September 20, 2012 Details are still emerging about what officials call a "rogue chemist" who may have mishandled evidence in as many as 40,000 cases over 10 years. It could mean the unraveling of countless convictions. A convict sprung because of the scandal walked out of prison on Thursday.
September 13, 2012 One of the sticking points in the Chicago teachers' strike is how teachers should be evaluated — and the role student performance should play. Districts are grappling with the issue nationwide, but there's little agreement on how to implement such a system well.
September 11, 2012 The issues at stake in the Chicago teachers strike have already been encountered in hundreds of school systems around the country, but few, if any, have led to strikes. In Chicago, it was a combination of personalities, politics and local issues that brought the situation to a boil.
August 20, 2012 The wife of GOP presidential candidate Mitt Romney has overcome serious illness and a severe aversion to politics to campaign for her husband. Ann Romney is now passionate about her role promoting and protecting her husband on the campaign trail.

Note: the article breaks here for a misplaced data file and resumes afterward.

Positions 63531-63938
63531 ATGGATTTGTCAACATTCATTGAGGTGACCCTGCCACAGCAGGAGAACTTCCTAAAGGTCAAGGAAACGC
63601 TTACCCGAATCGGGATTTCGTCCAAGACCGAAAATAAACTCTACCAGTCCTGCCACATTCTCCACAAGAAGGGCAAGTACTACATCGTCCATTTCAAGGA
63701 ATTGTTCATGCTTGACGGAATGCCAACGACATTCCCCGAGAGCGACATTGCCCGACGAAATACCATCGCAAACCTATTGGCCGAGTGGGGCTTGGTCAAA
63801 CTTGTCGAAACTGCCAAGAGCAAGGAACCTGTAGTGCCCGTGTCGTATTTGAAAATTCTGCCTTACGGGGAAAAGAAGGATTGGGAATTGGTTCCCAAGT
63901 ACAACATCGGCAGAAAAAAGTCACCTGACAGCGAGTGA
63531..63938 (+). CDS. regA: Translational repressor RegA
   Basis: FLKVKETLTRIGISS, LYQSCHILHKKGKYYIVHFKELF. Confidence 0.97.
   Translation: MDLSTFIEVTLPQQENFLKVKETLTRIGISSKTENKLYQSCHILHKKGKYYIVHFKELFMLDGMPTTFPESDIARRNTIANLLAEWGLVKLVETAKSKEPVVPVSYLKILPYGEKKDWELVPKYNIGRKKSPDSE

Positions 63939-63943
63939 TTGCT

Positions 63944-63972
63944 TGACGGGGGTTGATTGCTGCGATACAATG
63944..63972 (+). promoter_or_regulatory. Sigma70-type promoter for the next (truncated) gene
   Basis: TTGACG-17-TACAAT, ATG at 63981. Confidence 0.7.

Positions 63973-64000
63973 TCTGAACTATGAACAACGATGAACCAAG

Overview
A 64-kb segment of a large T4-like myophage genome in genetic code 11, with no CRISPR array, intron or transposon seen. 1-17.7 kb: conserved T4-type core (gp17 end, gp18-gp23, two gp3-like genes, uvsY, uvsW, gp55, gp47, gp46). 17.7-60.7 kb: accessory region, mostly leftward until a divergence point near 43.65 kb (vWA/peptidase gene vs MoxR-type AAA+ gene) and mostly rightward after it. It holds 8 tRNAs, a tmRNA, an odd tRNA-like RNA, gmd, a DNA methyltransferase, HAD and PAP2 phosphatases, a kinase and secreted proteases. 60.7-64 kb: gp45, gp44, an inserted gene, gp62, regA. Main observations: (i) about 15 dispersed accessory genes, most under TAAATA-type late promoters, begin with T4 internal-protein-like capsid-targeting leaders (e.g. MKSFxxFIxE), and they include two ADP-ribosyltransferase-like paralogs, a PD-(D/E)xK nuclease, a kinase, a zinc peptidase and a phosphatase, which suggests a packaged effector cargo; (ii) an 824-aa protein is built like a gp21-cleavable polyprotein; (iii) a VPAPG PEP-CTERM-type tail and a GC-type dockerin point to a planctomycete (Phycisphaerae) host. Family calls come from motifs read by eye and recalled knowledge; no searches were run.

August 15, 2012 Federal law bars certain people with mental illness from buying or owning guns, but the recent shootings — including one in Colorado — and an incident in Maine underscore how difficult it is to actually keep guns from those who are most likely to be dangerous.
August 8, 2012 Many are asking if University of Colorado officials should have known that former student James Holmes, the suspect in the Aurora, Colo., shootings, was potentially dangerous. Schools nationwide are evaluating how they respond to threats, and grappling with limits on what they can do to prevent such tragedies.
July 19, 2012 The practice of hyphenating last names upon marriage was particularly popular in the 1980s and '90s. Now that the "hyphen generation" is marrying and parenting, many couples are struggling with which names to keep, and which to pass down to to their children.
July 2, 2012 More colleges are using online classes as a way to cut costs and maximize registered students. But the quality and benefits of an online education have come into question, since universities such as Stanford, Harvard and MIT offer their courses online free of charge.
June 6, 2012 A new report by Rutgers University shows only 27 percent of recent high school graduates who are not enrolled in college have full-time jobs. Many young people with only high school diplomas say their hopes for the future have been dashed by the high cost of college.